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Google Has Received Over 41,000 Requests To "Forget" Personal Information

fastest fascist Re:Do No Evil so why not delete the info? (138 comments)

say, you're actively committing fraud, by claiming that you're a doctor of alien sciences or some bullshit like that. should you be able to remove all criticism about your "alien artifact healing technology" or not?

should some random dude be able to remove _my_ information that I _want_ to be available?

To the first, I don't believe that is the kind of information Google is required to remove. To the second, Google requires verification of ID as part of the removal process.

Don't get me wrong, I think asking search engines to forget publically available data is censorship, and it seems like it must cost Google quite a bit to comply with such requirements. Still, let's at least criticize this development for what it is, not for what it might be in bizarro-world.

about 2 months ago
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Are Glowing, Solar Smart Roads the Future?

fastest fascist Re:Pipe Dream I suspect (193 comments)

What is going to prevent these plates from getting scratched and rendered useless shortly by studded tires, gravel, snow plows, etc.

Flying cars, of course.

about 3 months ago
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Bitcoin Exchange Flexcoin Wiped Out By Theft

fastest fascist Re:Unregulated currency (704 comments)

Hopefully the counterparty risk in trusting an exchange with your funds is now obvious enough people start demanding exchanges adopt procedures to let people check their BTC solvency at any time, and implement m-of-n transactions to ensure the exchange alone can't spend bitcoins without the user who owns the BTC signing off on it first.

Bitcoin is not designed to work in an environment where trust is important. It's designed to make it unnecessary to trust banks such as flexcoin to a large extent. That part needs some fleshing out, still, but the protocol offers a lot of opportunity for it.

about 5 months ago
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Startup Out of MIT Promises Digital Afterlife — Just Hand Over Your Data

fastest fascist Re:No. (241 comments)

What does this even mean? If you can transfer "brain state" to silicon, why can't you just make a copy of a living person instead of a dead or dying one? And if you had a silicon copy of yourself, would you be willing to kill the meat-you? No? Then I'd say a brain-state copy isn't you, it's a copy.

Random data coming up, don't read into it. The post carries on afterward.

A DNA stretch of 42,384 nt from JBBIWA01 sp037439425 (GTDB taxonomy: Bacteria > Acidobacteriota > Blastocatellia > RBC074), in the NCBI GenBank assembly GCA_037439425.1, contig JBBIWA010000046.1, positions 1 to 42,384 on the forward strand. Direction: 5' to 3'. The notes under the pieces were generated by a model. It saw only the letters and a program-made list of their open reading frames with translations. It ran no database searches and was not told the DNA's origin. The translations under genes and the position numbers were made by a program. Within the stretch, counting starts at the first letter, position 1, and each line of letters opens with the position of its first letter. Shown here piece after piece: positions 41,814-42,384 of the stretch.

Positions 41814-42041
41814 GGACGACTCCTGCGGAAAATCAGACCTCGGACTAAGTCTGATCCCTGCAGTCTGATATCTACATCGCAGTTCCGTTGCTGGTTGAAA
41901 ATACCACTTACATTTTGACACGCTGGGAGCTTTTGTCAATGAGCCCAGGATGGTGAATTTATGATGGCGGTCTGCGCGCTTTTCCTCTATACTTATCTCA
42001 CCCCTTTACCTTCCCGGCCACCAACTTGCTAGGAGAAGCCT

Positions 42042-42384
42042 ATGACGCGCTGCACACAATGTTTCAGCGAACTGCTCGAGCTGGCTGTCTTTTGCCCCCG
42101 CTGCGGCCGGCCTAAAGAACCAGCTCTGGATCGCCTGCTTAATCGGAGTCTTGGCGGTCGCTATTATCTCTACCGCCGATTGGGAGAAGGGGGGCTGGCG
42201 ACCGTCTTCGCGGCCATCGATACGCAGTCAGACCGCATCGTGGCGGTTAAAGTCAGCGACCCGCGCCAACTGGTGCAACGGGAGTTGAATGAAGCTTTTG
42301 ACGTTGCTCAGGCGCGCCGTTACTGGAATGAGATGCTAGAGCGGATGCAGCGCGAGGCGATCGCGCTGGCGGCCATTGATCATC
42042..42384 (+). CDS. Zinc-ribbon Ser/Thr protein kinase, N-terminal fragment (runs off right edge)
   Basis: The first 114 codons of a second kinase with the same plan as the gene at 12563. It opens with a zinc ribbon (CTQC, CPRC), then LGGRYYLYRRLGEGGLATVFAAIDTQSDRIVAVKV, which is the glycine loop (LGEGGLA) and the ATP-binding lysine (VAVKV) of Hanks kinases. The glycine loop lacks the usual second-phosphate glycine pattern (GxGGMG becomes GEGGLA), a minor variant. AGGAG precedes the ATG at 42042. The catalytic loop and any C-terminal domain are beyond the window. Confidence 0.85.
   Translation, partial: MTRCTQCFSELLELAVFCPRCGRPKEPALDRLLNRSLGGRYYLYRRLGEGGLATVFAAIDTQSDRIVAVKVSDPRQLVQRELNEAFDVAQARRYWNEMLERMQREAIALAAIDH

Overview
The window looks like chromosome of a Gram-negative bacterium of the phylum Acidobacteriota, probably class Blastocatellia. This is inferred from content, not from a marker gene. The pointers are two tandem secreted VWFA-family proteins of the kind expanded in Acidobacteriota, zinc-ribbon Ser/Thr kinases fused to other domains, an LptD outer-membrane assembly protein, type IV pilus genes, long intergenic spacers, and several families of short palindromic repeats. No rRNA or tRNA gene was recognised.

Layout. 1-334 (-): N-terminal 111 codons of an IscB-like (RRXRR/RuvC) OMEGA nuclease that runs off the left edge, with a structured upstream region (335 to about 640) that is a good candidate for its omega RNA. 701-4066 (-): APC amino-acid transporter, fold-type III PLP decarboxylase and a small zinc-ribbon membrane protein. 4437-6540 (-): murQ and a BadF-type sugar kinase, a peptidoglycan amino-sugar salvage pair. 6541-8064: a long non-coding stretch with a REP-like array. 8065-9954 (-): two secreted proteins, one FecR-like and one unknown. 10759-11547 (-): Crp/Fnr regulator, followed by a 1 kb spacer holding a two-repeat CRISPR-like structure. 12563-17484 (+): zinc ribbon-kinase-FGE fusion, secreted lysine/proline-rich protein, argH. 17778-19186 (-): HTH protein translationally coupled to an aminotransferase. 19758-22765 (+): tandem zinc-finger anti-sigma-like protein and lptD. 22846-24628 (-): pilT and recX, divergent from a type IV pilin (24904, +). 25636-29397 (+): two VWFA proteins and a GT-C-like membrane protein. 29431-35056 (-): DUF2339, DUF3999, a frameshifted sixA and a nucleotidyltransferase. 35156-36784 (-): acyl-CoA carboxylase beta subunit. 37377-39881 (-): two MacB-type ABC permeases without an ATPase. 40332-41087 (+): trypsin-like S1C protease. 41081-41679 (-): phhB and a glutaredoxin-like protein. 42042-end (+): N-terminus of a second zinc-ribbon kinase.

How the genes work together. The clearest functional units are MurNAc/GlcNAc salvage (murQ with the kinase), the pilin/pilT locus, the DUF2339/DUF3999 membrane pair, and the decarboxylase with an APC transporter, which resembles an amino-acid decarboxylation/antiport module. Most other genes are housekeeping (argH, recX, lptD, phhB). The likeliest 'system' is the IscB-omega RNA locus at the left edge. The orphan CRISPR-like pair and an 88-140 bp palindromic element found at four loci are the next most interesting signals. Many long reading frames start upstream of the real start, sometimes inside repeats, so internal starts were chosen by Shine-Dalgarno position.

In short, either all this business about a continuous, individual consciousness is largely illusory or we just don't understand the phenomenon very well at all yet.

about 6 months ago
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US Government To Convert Silk Road Bitcoins To USD

fastest fascist Re:"according to the law" (408 comments)

So if you can't cover the costs of investigating and prosecuting a crime with seized assets, you should just ignore it?

about 6 months ago
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US Government To Convert Silk Road Bitcoins To USD

fastest fascist Re:Killing two birds with one stone? (408 comments)

Seriously, you think the U.S. Gov't is going to register at Mt Gox or Bitstamp and sell the SR coins there?

What do they do with seized gold? I'm pretty sure they don't go to the nearest pawn shop to sell it. In fact, I'm pretty sure they auction it.

about 6 months ago
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Ask Slashdot: How To Protect Your Passwords From Amnesia?

fastest fascist Re:A piece of paper in a drawer (381 comments)

A fine idea, but for the rare breed among us Slashdot readers who have sex, the penis is not the best place. I propose that the anal area is much better for most males - that way, only the TSA will see your passwords!

about 7 months ago
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Surge In Litecoin Mining Leads To Graphics Card Shortage

fastest fascist Re:Ummm Bullshit (213 comments)

There are a number of benefits to litecoin, particularly the faster transaction time."

Transaction times are the same as for Bitcoin - practically instant. The confirmations are faster, but I don't see why that's a benefit. Bitcoin could have a faster confirmation time, too. If you cut confirmation time in, say, half each confirmation would only provide half the security of the longer time since a confirmation would be twice as easy to get into the blockchain, all other things being equal.

Now, you do get that first confirmation faster if the confirmation time target is lower, but if you're accepting Litecoins with only a few confirmations, you're probably dealing with small amounts and might as well accept 0-confirmation Bitcoin transactions.